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October 10, 2018

Eggplant Parmesan Soup

Eggplant parmesan is such a cozy dish, with all the hot, bubbly sauce and gooey cheese and the tender eggplant that acts as the perfect vessel to eat all that cheese and sauce. I've made it healthier with some quinoa and rolled the flavors into another tasty dish with some prosciutto, and now it's time for soup. This is the sort of recipe you can make on a chilly fall Sunday and eat for dinners for the week or bring in for lunch to be the center of attention at your office. It's warm and velvety and full of veggies, and crunchy garlic bread croutons and plenty of cheese take it over the top.


It starts by roasting the eggplant, which cooks down on cooking time later by getting it nice and soft and roasty ahead of time. You don't even have to cut it up, just prick it with a fork so it doesn't explode in the oven. I give it a rough dice when it comes out of the oven so it's in bite-sized pieces when it goes into the soup. Some of it continues to break down while it simmers but this is your once chance to decide on the texture so make sure it's small enough to eat but big enough to maintain some texture.


The eggplant goes into a big pot with some onions and garlic, a can of crushed tomatoes (a great tomato-y base for the soup), a can of petite diced tomatoes (or fresh, depending on the season), veggie broth, and herbs. There are a few key things that really make this soup great, so don't skip them. The first is deglazing the garlic and onions with white wine so you can scrape up all the tasty browned bits. When it comes to Italian cooking, white wine tends to give an extra punch of flavor that you can't really place but you know makes it so much better. I use petite diced tomatoes as well as crushed tomatoes for the perfect balance of texture since the crushed tomatoes are mostly liquid while the petite diced tomatoes are about the same size as the eggplant and offer additional texture. You could use regular diced tomatoes, but I find that they can be a bit large and awkward to eat. I use vegetable broth to make this vegetarian, but chicken broth would work equally well. Lastly, fresh herbs make everything better, so if you have them then throw them in.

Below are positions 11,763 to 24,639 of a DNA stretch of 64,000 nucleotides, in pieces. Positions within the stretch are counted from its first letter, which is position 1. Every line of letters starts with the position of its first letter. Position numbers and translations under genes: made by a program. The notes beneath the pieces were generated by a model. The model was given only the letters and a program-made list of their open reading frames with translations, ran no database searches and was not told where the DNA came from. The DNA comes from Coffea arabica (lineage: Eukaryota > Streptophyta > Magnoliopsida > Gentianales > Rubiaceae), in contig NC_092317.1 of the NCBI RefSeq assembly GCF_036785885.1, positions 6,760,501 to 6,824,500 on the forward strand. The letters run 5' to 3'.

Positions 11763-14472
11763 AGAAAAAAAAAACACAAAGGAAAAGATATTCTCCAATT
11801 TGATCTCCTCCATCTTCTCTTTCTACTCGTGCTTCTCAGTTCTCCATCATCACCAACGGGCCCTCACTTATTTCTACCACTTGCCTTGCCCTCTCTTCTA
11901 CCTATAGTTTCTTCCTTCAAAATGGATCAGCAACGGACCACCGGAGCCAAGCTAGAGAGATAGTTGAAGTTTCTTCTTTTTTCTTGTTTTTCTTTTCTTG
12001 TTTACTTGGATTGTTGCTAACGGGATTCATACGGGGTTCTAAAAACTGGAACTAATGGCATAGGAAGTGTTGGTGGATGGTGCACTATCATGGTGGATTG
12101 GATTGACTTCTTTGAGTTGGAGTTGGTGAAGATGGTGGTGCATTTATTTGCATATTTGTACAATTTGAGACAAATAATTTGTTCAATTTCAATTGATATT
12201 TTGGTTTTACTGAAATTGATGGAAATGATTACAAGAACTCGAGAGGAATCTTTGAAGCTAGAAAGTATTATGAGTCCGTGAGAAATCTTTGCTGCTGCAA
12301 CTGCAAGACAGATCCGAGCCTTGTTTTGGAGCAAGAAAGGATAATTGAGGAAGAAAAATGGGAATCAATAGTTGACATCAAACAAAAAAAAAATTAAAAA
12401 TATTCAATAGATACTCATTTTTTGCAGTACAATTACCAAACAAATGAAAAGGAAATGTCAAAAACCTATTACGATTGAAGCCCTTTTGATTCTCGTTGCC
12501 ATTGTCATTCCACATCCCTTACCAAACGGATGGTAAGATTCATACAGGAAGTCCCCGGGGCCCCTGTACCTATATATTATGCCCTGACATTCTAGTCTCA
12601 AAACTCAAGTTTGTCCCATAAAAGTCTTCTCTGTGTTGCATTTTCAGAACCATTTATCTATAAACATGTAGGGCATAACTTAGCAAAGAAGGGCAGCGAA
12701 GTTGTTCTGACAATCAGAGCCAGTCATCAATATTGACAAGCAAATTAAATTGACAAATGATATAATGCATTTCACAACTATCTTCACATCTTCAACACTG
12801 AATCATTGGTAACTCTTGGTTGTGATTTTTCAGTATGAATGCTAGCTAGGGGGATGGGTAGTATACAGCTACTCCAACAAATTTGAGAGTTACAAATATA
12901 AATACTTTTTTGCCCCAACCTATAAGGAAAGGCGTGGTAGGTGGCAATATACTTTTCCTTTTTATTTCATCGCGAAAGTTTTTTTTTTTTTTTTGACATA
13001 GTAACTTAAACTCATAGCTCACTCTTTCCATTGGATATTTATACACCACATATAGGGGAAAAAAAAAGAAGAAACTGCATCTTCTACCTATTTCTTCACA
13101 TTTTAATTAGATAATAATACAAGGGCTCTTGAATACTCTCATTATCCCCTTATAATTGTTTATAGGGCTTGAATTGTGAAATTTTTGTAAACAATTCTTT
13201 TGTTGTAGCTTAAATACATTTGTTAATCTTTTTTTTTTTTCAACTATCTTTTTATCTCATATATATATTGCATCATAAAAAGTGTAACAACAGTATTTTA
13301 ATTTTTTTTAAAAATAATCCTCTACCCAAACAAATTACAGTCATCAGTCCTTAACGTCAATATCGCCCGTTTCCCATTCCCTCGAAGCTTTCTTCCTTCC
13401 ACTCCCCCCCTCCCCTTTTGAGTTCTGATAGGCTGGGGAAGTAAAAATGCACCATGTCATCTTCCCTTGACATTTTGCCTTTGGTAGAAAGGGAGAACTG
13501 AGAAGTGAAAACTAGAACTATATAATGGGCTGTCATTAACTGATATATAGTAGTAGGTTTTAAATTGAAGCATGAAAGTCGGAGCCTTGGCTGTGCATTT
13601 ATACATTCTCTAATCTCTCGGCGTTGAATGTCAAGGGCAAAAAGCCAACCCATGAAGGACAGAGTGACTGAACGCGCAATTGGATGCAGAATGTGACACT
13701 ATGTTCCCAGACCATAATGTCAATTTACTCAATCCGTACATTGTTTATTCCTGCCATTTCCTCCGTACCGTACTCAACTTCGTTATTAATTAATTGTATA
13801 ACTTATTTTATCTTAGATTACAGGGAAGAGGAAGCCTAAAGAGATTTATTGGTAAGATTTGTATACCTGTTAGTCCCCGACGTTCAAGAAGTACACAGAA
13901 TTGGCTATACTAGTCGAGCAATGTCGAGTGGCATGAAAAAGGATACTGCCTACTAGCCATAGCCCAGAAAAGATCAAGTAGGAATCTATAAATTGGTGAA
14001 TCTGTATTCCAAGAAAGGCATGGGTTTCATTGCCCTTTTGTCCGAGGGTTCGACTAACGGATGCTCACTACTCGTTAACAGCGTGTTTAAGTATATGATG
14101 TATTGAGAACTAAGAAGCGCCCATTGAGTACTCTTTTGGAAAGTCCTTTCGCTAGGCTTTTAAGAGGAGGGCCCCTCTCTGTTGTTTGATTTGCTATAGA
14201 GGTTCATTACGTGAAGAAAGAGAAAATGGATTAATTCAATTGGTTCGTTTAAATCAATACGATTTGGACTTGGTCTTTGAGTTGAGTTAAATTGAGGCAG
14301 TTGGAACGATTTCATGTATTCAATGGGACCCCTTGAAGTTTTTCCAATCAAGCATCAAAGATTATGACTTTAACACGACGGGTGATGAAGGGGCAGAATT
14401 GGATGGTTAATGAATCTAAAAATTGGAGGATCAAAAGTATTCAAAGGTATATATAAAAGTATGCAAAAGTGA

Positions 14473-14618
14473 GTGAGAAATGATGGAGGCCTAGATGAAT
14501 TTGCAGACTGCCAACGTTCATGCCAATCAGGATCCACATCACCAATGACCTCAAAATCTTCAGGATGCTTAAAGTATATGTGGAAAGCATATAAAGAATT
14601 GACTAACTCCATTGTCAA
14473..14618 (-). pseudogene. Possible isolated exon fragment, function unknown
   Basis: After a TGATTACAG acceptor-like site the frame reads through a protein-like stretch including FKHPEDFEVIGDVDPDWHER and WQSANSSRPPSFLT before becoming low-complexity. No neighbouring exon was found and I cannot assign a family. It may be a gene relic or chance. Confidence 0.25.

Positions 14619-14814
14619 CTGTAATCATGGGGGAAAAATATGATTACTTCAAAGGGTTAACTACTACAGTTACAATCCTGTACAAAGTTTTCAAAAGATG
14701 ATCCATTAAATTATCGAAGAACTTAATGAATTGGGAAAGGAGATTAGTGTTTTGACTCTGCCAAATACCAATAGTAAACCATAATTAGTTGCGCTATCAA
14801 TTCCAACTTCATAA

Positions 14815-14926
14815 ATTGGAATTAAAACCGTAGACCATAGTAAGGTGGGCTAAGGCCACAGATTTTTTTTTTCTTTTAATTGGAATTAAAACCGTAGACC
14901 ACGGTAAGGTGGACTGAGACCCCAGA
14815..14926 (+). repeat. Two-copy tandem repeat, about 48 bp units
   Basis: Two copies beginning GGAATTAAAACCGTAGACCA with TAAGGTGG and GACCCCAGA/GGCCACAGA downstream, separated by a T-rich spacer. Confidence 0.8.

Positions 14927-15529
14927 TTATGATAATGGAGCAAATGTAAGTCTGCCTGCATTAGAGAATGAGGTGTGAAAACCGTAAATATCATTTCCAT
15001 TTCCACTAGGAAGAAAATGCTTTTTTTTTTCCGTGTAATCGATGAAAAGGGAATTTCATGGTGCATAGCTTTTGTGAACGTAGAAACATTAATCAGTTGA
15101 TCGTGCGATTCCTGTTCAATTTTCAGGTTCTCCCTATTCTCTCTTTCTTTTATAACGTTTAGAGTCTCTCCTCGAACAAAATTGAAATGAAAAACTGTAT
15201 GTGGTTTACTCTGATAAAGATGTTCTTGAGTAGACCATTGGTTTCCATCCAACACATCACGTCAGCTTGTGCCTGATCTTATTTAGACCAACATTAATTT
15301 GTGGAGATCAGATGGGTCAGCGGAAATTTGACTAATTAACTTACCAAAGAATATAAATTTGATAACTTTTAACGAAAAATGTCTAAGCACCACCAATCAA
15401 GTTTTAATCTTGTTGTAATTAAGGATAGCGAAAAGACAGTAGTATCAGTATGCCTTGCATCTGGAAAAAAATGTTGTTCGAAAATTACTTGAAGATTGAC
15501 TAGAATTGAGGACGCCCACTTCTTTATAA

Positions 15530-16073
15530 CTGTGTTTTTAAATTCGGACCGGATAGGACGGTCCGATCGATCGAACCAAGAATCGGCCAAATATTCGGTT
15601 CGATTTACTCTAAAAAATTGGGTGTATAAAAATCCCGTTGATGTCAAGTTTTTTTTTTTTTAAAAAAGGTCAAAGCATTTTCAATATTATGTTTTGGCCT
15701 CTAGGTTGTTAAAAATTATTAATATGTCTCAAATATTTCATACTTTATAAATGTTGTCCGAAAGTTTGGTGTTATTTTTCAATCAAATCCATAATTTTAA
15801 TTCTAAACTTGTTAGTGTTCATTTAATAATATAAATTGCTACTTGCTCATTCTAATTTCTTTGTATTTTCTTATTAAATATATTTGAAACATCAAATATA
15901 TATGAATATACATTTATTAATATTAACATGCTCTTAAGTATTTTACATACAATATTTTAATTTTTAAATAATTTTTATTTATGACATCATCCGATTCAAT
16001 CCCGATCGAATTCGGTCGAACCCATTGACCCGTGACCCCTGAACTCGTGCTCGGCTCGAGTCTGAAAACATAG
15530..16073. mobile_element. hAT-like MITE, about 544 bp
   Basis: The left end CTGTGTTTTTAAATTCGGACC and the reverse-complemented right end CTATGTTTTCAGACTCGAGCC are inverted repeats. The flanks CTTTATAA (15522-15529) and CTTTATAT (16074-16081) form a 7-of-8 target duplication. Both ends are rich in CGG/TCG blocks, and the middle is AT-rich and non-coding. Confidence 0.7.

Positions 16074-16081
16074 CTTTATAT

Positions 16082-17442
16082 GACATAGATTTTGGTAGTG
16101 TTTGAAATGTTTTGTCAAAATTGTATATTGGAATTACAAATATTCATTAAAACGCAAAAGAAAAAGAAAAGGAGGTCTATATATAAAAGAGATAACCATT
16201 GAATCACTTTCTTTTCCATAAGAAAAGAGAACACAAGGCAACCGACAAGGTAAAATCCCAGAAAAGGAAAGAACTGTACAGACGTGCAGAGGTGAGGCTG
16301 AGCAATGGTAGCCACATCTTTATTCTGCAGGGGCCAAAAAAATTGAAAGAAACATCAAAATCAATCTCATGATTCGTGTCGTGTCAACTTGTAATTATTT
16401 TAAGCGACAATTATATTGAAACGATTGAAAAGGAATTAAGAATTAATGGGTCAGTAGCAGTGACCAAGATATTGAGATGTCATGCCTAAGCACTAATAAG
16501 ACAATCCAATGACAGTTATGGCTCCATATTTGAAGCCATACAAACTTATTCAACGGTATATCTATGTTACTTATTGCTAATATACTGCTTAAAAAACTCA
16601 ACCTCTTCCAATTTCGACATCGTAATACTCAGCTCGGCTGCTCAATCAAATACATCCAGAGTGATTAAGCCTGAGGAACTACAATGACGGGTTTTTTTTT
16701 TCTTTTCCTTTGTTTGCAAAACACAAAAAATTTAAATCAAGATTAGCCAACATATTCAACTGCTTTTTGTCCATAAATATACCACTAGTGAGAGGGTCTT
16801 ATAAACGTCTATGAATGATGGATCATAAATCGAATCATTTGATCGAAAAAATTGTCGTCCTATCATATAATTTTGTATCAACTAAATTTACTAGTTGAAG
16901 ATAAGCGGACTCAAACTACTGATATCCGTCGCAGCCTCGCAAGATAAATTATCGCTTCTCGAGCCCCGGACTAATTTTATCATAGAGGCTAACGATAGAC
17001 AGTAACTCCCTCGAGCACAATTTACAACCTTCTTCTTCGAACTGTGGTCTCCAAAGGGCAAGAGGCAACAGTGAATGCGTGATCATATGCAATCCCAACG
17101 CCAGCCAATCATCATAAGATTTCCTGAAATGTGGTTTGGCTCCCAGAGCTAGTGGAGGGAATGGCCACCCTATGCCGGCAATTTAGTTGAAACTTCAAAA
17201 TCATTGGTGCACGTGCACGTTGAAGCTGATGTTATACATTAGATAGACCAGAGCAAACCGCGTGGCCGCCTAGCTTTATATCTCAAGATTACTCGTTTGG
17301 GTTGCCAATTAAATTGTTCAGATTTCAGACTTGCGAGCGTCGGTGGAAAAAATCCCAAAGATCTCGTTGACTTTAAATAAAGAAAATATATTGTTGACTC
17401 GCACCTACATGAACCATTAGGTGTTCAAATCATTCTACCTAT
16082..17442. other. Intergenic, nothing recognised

The soup only has to simmer for about an hour, which isn't that long for soup but still leaves plenty of time for the garnishes. My favorite is the garlic bread croutons, which are really just cubed up bread tossed with garlic and olive oil and baked until golden and toasty. You could sprinkle these on a bowl of water from the Chicago River and I'd still eat it. Yes, they are really that good. And of course no eggplant parm is complete without all the gooey cheese. I stir a handful of grated parmesan into the soup at the very end along with a glug of balsamic vinegar since the saltiness and acidity round out all the flavors. I also sprinkle mozzarella on top because everything is better with a cheese pull, one of the many lessons I've learned so far in Chicago.

2-2.5 lbs Eggplant
1 Large Yellow Onion, Diced
5 Cloves Garlic, Minced
1 Cup White Wine
1 28oz Can Crushed Tomatoes
1 14.5oz Can Petite Diced Tomatoes
4 Cups Vegetable Broth
1/2 tsp Oregano
1/2 tsp Basil
1 Cup Grated Parmesan
1 T Balsamic Vinegar
3 Cups Cubed Bread
1/3 Cup Olive Oil
1 Cup Shredded Mozzarella

Heat oven to 425F and line a baking sheet with foil.

Prick the eggplant with a fork all over. Transfer to the baking sheet and roast for 35-40 minutes or until soft. When cool enough to handle, split the skin, scoop out the pulp, and dice roughly.

Heat some oil in a large pot over medium heat. Add the onion and cook for 3 minutes or until tender. Add 3 cloves garlic and cook for 1-2 minutes or until fragrant. Season with salt and pepper. Deglaze the pot with the wine, stirring to scrape up any browned bits, and simmer for 2 minutes or until reduced slightly. Add the eggplant, crushed tomatoes, diced tomatoes, vegetable broth, oregano, basil, and salt and pepper. Bring to a boil, reduce the heat, and simmer for 30-60 minutes.